Who was ‘Angelyne the Billboard Queen’ from the new biopic ‘Angelyne’?

Angelyne, featuring Emmy Rossum is the newest biopic from Peacock. But just who is LAs famous Billboard Queen?

If you’ve lived in LA for a fair amount of time, the name “Angelyne” is probably already familiar to you. The blonde bombshell who paved the road for millions of influencers to come by becoming famous just for being famous could be spotted on dozens of billboards that sprang up in the 80s featuring just Angelyne, her name, and occasionally her signature pink Corvette. But fans anticipating Peacock’s new Angelyne biopic featuring Emmy Rossum in the title role are already asking — who is Angelyne the Billboard Queen?

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Angelyne came to prominence in the LA area in 1984, after a series of iconic billboards featuring her image and name and nothing else began to appear in and around the city. The advertisements were not promoting anything other than their subject. While a PR move of that type is hardly surprising today, and may even be pat, at the time it was unprecedented. It was effective as well. The buzz it created led to the then virtually unknown model, singer, and actress fielding offers for film roles, commercial and television appearances, and print ads. The billboards themselves reached notoriety all on their own and were featured in the credits of Moonlighting and spoofed on various shows including The Simpsons and Bojack Horseman.

Angelyne went on to appear in a fairly impressive amount of film and television projects in cameos and small parts. She’s recorded five albums to date. She’s collaborated with multiple artists on various projects. She’s sold self-portraits, opened her own website, and performed tours of LA for tourists. She’s run for governor twice, in the recall election against Gavin Newsom and in 2003 in the recall of Gray Davis where she finished an impressive 28th in a field of 135 — the highest ranked of any candidate without party affiliation. She even has an NFT. Of course.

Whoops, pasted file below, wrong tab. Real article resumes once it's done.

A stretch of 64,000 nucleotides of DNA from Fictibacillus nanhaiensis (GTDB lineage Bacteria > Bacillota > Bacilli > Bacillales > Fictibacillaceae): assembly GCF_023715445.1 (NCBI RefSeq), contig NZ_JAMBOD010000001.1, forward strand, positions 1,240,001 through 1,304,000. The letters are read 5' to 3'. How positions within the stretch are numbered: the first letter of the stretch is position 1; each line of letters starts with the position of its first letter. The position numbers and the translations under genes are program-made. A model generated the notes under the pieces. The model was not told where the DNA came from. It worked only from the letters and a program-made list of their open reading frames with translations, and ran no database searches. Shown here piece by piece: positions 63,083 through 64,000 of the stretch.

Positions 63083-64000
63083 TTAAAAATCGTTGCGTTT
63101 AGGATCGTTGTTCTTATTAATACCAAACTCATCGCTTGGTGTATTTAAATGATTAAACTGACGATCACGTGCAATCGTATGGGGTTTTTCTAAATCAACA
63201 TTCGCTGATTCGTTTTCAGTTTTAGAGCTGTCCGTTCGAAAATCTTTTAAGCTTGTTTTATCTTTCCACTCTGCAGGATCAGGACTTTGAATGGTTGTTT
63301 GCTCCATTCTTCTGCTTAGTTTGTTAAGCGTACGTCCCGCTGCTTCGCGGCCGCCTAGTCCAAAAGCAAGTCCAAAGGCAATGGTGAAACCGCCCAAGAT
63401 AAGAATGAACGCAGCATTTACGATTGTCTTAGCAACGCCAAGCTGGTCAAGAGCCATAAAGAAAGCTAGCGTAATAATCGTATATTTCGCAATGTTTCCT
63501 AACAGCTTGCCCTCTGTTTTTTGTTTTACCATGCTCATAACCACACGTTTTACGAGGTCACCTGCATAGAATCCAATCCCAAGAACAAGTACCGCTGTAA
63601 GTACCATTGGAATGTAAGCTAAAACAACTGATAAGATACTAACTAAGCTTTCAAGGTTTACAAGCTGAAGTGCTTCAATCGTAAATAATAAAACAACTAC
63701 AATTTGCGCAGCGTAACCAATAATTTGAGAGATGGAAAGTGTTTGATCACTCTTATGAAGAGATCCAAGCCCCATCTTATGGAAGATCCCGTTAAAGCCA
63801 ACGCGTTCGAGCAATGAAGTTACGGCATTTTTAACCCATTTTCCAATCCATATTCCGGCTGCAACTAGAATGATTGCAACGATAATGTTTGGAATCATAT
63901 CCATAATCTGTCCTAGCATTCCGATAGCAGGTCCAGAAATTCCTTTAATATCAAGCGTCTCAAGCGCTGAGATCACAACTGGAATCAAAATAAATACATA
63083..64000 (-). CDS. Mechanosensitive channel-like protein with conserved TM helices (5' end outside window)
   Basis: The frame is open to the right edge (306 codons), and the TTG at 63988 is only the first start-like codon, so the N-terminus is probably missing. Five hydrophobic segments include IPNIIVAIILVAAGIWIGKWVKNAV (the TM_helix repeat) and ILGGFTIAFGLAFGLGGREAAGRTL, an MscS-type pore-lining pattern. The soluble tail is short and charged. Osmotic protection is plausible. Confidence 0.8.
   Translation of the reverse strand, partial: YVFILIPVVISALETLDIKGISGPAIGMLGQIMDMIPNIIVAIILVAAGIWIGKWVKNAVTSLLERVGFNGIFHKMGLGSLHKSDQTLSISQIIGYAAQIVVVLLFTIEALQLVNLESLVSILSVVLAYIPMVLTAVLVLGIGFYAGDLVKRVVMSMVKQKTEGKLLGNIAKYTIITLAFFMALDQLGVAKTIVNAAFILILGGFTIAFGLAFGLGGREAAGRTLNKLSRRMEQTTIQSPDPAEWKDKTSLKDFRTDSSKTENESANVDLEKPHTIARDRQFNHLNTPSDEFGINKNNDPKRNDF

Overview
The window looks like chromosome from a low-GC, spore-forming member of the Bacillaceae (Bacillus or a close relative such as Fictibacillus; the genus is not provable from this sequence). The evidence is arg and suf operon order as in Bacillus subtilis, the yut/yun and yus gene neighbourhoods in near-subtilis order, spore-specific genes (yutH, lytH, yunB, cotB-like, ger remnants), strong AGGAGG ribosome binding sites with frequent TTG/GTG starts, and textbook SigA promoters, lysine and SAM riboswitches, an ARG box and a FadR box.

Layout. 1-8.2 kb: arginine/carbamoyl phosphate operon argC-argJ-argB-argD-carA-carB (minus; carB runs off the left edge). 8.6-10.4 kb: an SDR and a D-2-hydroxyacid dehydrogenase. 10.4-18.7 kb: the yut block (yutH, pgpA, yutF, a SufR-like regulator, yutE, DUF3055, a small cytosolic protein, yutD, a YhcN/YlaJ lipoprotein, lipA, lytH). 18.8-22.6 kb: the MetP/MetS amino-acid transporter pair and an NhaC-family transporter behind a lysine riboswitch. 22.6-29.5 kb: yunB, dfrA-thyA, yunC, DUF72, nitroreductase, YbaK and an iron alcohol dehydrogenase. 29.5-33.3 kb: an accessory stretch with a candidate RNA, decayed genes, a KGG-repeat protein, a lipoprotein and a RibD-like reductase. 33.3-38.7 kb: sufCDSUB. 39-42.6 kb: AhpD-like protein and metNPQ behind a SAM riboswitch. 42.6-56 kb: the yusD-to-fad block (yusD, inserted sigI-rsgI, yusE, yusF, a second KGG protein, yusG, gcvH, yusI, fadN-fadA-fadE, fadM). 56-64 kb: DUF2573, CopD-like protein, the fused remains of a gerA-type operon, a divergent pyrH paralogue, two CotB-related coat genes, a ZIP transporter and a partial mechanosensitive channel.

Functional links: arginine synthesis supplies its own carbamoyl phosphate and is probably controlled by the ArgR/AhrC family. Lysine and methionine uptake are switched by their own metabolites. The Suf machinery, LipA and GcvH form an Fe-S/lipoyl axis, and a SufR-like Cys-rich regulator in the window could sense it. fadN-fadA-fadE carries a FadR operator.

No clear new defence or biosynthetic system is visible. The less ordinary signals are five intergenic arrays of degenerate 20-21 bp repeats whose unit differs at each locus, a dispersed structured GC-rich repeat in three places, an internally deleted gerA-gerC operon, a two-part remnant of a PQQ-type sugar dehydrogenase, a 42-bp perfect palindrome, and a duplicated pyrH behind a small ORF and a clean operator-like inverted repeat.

And she still has the billboards. She uses the same format, a provocative pose, often draping herself over her latest model of pink Corvette (she always buys a new one after the odometer hits 100 thousand miles). No URL. Nothing but the cursive script reading “Angelyne” (and the number of her fan club). At this point, the garish billboards are as much a part of the LA cultural heritage as City Hall or the Hollywood SIgn. Odds are, if the city ever came to actual life, the resulting final form would look like Angelyne.

And yet no one knew her real name, or her history until 2017.

Angelyne has always been fiercely protective of her privacy, micromanaging her persona in interviews with what Hollywood Reporter reporter Gary Baum described as “sharp-elbowed fashion”. However, working on a tip from a genealogist, Baum revealed in a 2017 article for the reporter that Angelyne was born Ronia Tamar Goldberg in Poland in 1950 to Jewish parents who were liberated from Skarżysko-Kamienna German Nazi concentration camps. The article confirmed her identity independently via public records and interviews with family members including Angelyne’s former husband, Michael Strauss. The LA icon has legally changed her name to Angelyne Lyne as of 2005.

The model/singer’s family relocated to Israel following her birth and subsequently moved to the states. According to Strauss, her relationship with her family was troubled and she soon struck out on her own. After her brief marriage to Strauss, Angelyne would emerge into LA’s nascent punk scene of the late 70s, joining her then boyfriend’s band, Baby Blue, as a singer and frequenting iconic clubs such as the legendary Masque and The Whisky a Go Go. Angelyne released her first solo single, “Too Much to Touch”, in 1979, promoting it by distributing flyers and posters. In February 1984, Angelyne’s first billboard proclaiming “Angelyne Rocks” appeared on Sunset Boulevard.

Peacock’s Angelyne biopic explores the proto-influencers first impression upon the LA cultural consciousness. Angelyne’s existence presaged the explosion of “famous for being famous” energy that drives today’s social media. “I love Angelyne. She’s as if Marilyn Monroe got into an easy bake oven with an 80s punk Barbie Doll, and a dose of New Age spirituality. She’s a trailblazer, a hustler, a visionary, the original influencer, a living-breathing piece of art.” Angelyne star and co-producer Emmy Rossum told Collider.

In addition to Rossum, Angelyne will star Martin Freeman, Alex Karpovsky, Hamish Linklater, Charlie Rowe, David Krumholtz, Philip Ettinger, Antjuan Tobias, Tonatiuh,Lukas Gage, Michael Angarano, and Molly Ephraim. Lucy Tcherniak and Matt Spicer will direct. The miniseries is based on Baum’s article and a prior profile on Angelyne he had written for the Hollywood Report a few years prior to 2017.

The series doesn’t appear to be focusing on the phenom’s early life prior to her 1984 grab at fame. According to showrunner Allison Miller, ‘This isn’t the true story of Angelyne. It’s not a straightforward biopic. It’s a story inspired by everything Angelyne represents and so it’s a magical story, a hopeful story, a story about becoming the person you were meant to be and believing in your own inner strength to manifest your dreams. It’s a story about Los Angeles and everything the city means to people who move here and to people who dream about moving here.”


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Beau Paul
Beau Paul is a staff writer at We Got This Covered. Beau also wrote narrative and dialog for the gaming industry for several years before becoming an entertainment journalist.